Most of Wyoming's hydroelectric dams are smaller, older, and owned by the federal government.120,121 Although the state has good solar resources,122 no utility-scale solar generation has been installed, in part because of Wyoming's relatively low electricity rates. A small amount of distributed (customer-sited, small-scale) solar photovoltaic capacity has been installed around the state.123,124 The state does not have a renewable portfolio standard or other requirement for renewable energy,125 but it does provide net metering for residential, commercial, and industrial customers with renewable energy systems smaller than 25 kilowatts, including solar photovoltaic panels, wind turbines, biomass plants, and hydroelectric generators.126,127

Energy on tribal lands

Wyoming's Wind River Reservation, one of the nation's largest reservations at more than 3,500 square miles, is home to both the Arapahoe and the Shoshone tribes.128,129 It is Wyoming's only reservation, and it occupies most of the northern and central parts of the Wind River Basin in west-central Wyoming.130 Crude oil and natural gas have been produced on the Wind River Reservation for decades.131

The state's first oil well was drilled in the Wind River Basin in 1884, south of the reservation boundary.132 About a half century later, several oil seeps were discovered within the reservation, and crude oil and natural gas production on tribal lands followed.133 Between 1884 and the mid-1990s, more than 550 million barrels of crude oil and almost 3 trillion cubic feet of natural gas were produced from reservoirs in the Wind River Basin.134 In 2012, a settlement was reached between the tribes and the federal government regarding the payment and management of royalties owed on crude oil and natural gas production from reservation land. The settlement included a $157 million payment to the tribes.135,136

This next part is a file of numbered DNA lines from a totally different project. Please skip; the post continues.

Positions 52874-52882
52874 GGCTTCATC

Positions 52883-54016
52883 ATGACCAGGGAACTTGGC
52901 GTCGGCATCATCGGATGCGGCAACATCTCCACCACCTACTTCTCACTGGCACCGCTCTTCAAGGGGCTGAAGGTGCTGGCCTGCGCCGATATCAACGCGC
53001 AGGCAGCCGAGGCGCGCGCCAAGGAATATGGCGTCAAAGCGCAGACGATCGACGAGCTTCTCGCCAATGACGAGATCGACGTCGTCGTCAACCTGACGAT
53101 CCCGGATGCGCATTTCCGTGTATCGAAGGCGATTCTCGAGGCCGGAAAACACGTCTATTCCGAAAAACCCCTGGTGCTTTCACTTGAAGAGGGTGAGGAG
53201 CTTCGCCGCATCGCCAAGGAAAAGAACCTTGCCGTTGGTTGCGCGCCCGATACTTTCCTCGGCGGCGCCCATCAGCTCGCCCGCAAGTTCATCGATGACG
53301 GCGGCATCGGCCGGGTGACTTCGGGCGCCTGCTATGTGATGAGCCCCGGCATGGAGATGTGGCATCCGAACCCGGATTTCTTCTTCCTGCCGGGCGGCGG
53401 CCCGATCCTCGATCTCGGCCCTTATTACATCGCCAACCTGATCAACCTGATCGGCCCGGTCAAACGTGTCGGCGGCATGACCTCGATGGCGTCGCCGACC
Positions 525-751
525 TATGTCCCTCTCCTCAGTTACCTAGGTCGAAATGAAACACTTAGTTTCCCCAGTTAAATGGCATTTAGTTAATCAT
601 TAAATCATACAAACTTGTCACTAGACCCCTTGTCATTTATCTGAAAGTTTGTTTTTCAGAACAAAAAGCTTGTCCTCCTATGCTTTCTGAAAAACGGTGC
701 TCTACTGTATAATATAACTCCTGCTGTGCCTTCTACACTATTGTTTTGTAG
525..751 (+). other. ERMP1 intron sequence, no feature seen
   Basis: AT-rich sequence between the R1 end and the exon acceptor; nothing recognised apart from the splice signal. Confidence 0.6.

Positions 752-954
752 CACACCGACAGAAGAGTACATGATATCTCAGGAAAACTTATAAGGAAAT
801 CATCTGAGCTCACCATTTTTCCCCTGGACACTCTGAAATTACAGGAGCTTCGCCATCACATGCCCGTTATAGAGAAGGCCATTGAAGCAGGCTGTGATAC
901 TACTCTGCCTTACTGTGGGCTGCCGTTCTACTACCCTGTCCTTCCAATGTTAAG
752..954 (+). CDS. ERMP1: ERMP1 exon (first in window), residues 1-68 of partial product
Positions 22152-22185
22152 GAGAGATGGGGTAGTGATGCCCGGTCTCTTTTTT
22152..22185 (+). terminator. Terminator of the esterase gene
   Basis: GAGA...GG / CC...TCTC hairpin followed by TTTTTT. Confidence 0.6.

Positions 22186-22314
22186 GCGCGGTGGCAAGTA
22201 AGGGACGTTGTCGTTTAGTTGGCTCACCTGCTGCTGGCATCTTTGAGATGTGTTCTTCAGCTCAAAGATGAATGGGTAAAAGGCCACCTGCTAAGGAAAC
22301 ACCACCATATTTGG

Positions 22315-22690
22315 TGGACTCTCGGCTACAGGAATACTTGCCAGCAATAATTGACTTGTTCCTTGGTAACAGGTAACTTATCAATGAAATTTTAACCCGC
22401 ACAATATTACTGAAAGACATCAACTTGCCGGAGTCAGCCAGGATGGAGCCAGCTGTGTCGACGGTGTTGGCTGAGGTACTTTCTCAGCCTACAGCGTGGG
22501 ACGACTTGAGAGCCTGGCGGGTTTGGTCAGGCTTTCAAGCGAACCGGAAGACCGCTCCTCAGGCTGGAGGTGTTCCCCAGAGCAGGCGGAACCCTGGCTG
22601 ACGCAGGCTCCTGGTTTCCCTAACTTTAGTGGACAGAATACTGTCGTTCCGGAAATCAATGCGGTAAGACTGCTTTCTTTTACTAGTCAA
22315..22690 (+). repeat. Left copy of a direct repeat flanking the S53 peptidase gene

The Wind River Reservation has significant wind energy resources along the mountain ridges that border the reservation.137,138 Several areas of the reservation have been evaluated for wind projects that could give the two tribes a sustainable source of clean energy.139 The reservation has promising solar resources as well.140

Endnotes

1 McClendon, Russell, "Where Does Coal Come From?" Mother Nature Network (August 4, 2009).
2 U.S. Energy Information Administration (EIA), State Energy Data System, Table P4, Energy Production Estimates in Physical Units, Ranked by State, 2014.
3 U.S. Census Bureau, Resident Population Data, Population Density, 1910-2010.